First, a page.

Bush to lift executive ban on offshore drilling
By BEN FELLER
Associated Press Writer
WASHINGTON (AP) — In another push to deal with soaring gas prices, President Bush on Monday will lift an executive ban on offshore drilling that his stood since his father was president. But the move, by itself, will do nothing unless Congress acts as well.
The president plans to officially lift the ban and then explain his actions in a Rose Garden statement, White House press secretary Dana Perino said.
There are two prohibitions on offshore drilling, one imposed by Congress and another by executive order signed by former President Bush in 1990. The current president, trying to ease market tensions and boost supply, called last month for Congress to lift its prohibition before he did so himself.
But Perino said Bush no longer wants to wait. She pinned blame on the leaders of the Democratic Congress, noting that no action has been taken on this issue.
“They haven’t even held a single hearing,” Perino said. “So we are going to move forward, and hopefully that will spur action by the Congress.”
Asked if Bush’s action alone will lead to more oil drilling, Perino said, “In terms of allowing more exploration to go forward? No, it does not.”
The president, in his final months of office, has responded to record gas-prices with a series of proposals, including more oil exploration. None would have immediate impact on prices at the pump, according to White House officials, who say there is no quick fix. But starting action now would help, they say.
Bush’s proposal echoes a call by Republican presidential candidate, Sen. John McCain, to open the Continental Shelf for exploration. Democrat Barack Obama has opposed the idea and instead argued for helping consumers with a second economic stimulus package including energy rebates, as well as stepped up efforts to develop alternative fuels and more fuel-efficient automobiles.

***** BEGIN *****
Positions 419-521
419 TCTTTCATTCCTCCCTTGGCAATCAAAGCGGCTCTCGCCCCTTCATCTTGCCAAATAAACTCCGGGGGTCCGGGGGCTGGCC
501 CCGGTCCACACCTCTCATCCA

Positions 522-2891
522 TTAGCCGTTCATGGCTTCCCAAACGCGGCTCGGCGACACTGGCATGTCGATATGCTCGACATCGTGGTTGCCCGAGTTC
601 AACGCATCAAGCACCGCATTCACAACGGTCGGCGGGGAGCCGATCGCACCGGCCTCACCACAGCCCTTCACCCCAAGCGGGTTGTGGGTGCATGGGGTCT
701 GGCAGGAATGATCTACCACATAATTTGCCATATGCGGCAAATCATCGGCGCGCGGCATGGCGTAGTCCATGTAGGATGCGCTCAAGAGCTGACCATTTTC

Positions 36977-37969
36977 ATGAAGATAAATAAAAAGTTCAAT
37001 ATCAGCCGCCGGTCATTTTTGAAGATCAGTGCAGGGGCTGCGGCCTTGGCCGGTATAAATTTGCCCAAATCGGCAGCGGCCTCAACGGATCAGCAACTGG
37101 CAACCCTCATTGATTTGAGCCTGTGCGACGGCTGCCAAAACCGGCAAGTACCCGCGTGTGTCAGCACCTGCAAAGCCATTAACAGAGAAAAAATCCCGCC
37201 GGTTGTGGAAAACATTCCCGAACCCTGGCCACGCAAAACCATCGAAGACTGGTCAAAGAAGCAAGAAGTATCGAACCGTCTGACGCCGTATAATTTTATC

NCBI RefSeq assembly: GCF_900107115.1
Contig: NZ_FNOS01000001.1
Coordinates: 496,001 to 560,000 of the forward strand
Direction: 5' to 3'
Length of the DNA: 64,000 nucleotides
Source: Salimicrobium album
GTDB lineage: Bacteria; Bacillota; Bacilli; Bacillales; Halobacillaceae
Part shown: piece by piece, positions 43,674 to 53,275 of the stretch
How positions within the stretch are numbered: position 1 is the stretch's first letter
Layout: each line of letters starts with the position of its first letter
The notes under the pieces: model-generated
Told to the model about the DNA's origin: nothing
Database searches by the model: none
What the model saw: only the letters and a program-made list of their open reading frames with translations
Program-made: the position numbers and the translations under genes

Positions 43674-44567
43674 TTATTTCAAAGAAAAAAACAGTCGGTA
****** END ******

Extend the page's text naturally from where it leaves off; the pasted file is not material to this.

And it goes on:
“If offshore drilling would provide short-term relief at the pump or a long-term strategy for energy independence, it would be worthy of our consideration, regardless of the risks,” spokesman Bill Burton said in a statement. “But most experts, even within the Bush administration, concede it would do neither. It would merely prolong the failed energy policies we have seen from Washington for thirty years.”
Congressional Democrats have rejected the push to lift the drilling moratorium, accusing the president of hoping the U.S. can drill its way out a problem.
Bush says offshore drilling could yield up to 18 billion barrels of oil over time, although it would take years for production to start. Bush also says offshore drilling would take pressure off prices over time. In addition, the president has proposed opening the Arctic National Wildlife Refuge for drilling, lifting restrictions on oil shale leasing in the Green River Basin of Colorado, Utah and Wyoming and easing the regulatory process to expand oil refining capacity.
Congressional Democrats, joined by some GOP lawmakers from coastal states, have opposed lifting the prohibition that has barred energy companies from waters along both the East and West coasts and in the eastern Gulf of Mexico. A succession of presidents, from Bush’s father ó George H.W. Bush ó to Bill Clinton, have sided against drilling in these waters, as has Congress each year for 27 years. Their goal has to been to protect beaches and coastal states’ tourism economies.